The Arawak village of Wakapau (or Wakapoa) is located in the Pomeroon-Supenaam Region of Guyana, on the Wakapau River, a tributary on the west bank of the Pomeroon River, 3 kilometres (1.9 mi) from its mouth. The name originates from the Lokono word ‘Wakokwãn’, which means pigeon. The village is composed of twenty inhabited islands. Some of the islands only contain a single family.
Wakapau was one of the ten original "Indian reservations" of British Guiana.The village is an example of an Amerindian community that has not only preserved the traditional Arawak culture, but also retained its tribal language. The community consists of island settlements in the swamps surrounded by forests. The economy is based on logging, subsistence farming and boat services.
It has three primary and one secondary school.
The Berbice River, located in eastern Guyana, is one of the country's major rivers. It rises in the highlands of the Rupununi region and flows northward for 595 kilometres (370 mi) through dense forests to the coastal plain. The river's tidal limit is between 160 and 320 km (99–199 mi) from the sea.
Santa Rosa is a community in the Barima-Waini region of northern Guyana. Santa Rosa mission was established in 1840, and is one of the earliest Catholic Missions in Guyana. The village is part of the North West Amerindian District.
Assakata or Asakata is a village in Barima-Waini region, in the north of Guyana. Assakata is an Amerindian village inhabited by Warao and Arawak people, located in the swamps and marshes between the Barima and Pomeroon River.
Hosororo is a community in the Barima-Waini region of northern Guyana, on the west bank of the Aruka River, 10 km (6.2 mi) from the river's mouth, and three miles from Mabaruma.
The Pomeroon River is located in Guyana, South America, situated between the Orinoco and the Essequibo rivers. The area has long been inhabited by Lokono people. The Pomeroon River is also one of the deepest rivers in Guyana.
Kabakaburi is an Amerindian village in the Pomeroon-Supenaam Region of Guyana on the Pomeroon River, 56 km (35 mi) from its mouth. The village was founded in 1845 by William Henry Brett on the location where Fort Durban used to be.
The Wakapau River is a tributary of the west bank of the Pomeroon River in Guyana.
Campbelltown is an Amerindian village in the Potaro-Siparuni Region of Guyana, north of Mahdia. The village has been named after Stephen Campbell, the first Amerindian member of Parliament in Guyana.
Bethany Village is a mission located on the Araburia River, a tributary three miles up the Supenaam River in Pomeroon-Supenaam, Essequibo in Guyana.
St. Monica Karawab is a village in the Pomeroon-Supenaam region of Guyana. The village is an Amerindian village.
The people of Guyana, or Guyanese, come from a wide array of backgrounds and cultures including aboriginal natives, also known as Amerindians, and those who are descended from the slaves and contract workers who worked in the sugar industry of the Caribbean for various European interests, mostly of Indian origins. Demographics as of 2012 are East Indian 39.8%, Afro-Guyanese 30.1%, mixed race 19.9%, Amerindian 10.5%, other 1.5%.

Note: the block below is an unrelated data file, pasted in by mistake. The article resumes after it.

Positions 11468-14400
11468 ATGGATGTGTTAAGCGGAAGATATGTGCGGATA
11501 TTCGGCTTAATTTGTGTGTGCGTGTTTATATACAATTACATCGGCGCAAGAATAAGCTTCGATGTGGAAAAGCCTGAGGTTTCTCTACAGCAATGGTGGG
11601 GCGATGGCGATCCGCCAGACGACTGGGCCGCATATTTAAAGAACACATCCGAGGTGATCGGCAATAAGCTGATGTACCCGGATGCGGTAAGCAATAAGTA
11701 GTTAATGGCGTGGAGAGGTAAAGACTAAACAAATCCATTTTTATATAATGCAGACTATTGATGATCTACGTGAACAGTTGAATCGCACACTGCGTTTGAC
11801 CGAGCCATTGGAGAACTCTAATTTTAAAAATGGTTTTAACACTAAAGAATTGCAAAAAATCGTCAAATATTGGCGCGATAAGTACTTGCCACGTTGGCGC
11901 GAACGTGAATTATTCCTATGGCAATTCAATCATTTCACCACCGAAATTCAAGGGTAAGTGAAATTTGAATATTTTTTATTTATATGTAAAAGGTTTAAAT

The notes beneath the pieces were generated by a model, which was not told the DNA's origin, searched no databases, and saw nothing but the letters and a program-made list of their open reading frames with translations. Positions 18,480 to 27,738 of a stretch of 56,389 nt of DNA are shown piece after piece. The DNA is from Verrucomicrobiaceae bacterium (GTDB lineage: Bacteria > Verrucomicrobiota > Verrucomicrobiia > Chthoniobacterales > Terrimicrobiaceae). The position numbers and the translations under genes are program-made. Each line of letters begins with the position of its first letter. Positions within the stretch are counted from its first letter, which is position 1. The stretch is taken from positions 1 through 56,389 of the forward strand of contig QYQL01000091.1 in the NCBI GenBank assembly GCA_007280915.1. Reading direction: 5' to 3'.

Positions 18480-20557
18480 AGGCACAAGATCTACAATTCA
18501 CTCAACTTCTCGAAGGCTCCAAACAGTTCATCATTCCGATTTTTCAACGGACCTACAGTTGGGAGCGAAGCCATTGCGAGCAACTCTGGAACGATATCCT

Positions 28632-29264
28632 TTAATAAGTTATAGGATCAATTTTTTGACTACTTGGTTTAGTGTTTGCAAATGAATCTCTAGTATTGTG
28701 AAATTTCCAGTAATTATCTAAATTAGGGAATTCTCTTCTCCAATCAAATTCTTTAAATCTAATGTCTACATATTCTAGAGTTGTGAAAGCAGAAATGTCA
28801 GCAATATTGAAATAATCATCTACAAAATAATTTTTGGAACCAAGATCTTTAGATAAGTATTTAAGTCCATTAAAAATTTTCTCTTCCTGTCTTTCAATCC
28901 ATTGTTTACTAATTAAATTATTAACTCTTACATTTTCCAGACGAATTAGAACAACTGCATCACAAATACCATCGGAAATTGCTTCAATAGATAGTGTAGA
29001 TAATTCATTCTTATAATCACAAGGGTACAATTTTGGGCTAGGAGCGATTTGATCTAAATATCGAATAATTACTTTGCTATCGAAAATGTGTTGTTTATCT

The Kako River is a river in the Cuyuni-Mazaruni region of Guyana and one of the largest tributaries of the Mazaruni River.
Mainstay Lake is a lake in the Pomeroon-Supenaam Region of Guyana, near the Atlantic coast, northwest of the mouth of the Essequibo River, 12 miles (19 km) north of Adventure. There is a 0.5 miles (0.80 km) stretch of white sand at the edge of the lake.
George Simon was a Guyanese Lokono Arawak artist and archaeologist. He was the founder and mentor of the Lokono Artists Group, a group of Lokono artists from Guyana, based primarily in Simon's hometown of St. Cuthbert's Mission. Simon was widely regarded as one of the leading Guyanese artists of his generation, and his paintings are notable for their explorations of Amerindian culture and the Guyanese environment. He was also recognized for his achievements as an educator, his efforts to develop opportunities for Amerindian artists in Guyana, and for his work as an archaeologist.
John Peter Bennett was a Guyanese priest and linguist. A Lokono, in 1949, he was the first Amerindian in Guyana to be ordained as an Anglican priest and canon. His linguistic work centred on preserving his native Arawak language and other Amerindian languages; he wrote An Arawak-English Dictionary (1989).
Indigenous peoples in Guyana, Native Guyanese, or Amerindian Guyanese are Guyanese people who are of indigenous ancestry. They comprise approximately 9.16% of Guyana's population. Amerindians are credited with the invention of the canoe, as well as Cassava-based dishes and Guyanese pepperpot, the national dish of Guyana. Amerindian languages have also been incorporated in the lexicon of Guyanese Creole.
Fairview (Kurupukari) is an indigenous settlement on the Essequibo River, in the Upper Demerara-Berbice region of Guyana. It is the entry point to the Iwokrama Forest. Former president David A. Granger once referred to Iwokrama as the "green heart of Guyana."
Pickersgill is a village in the Pomeroon-Supenaam of Guyana. It is located near the Pomeroon River.
Rewa is an Amerindian village in the Upper Takutu-Upper Essequibo region of Guyana.
Jacklow is a village in the Pomeroon-Supenaam Region of Guyana. The village is mainly inhabited by Indo-Guyanese and Amerindian people. Jacklow is situated on the Pomeroon River.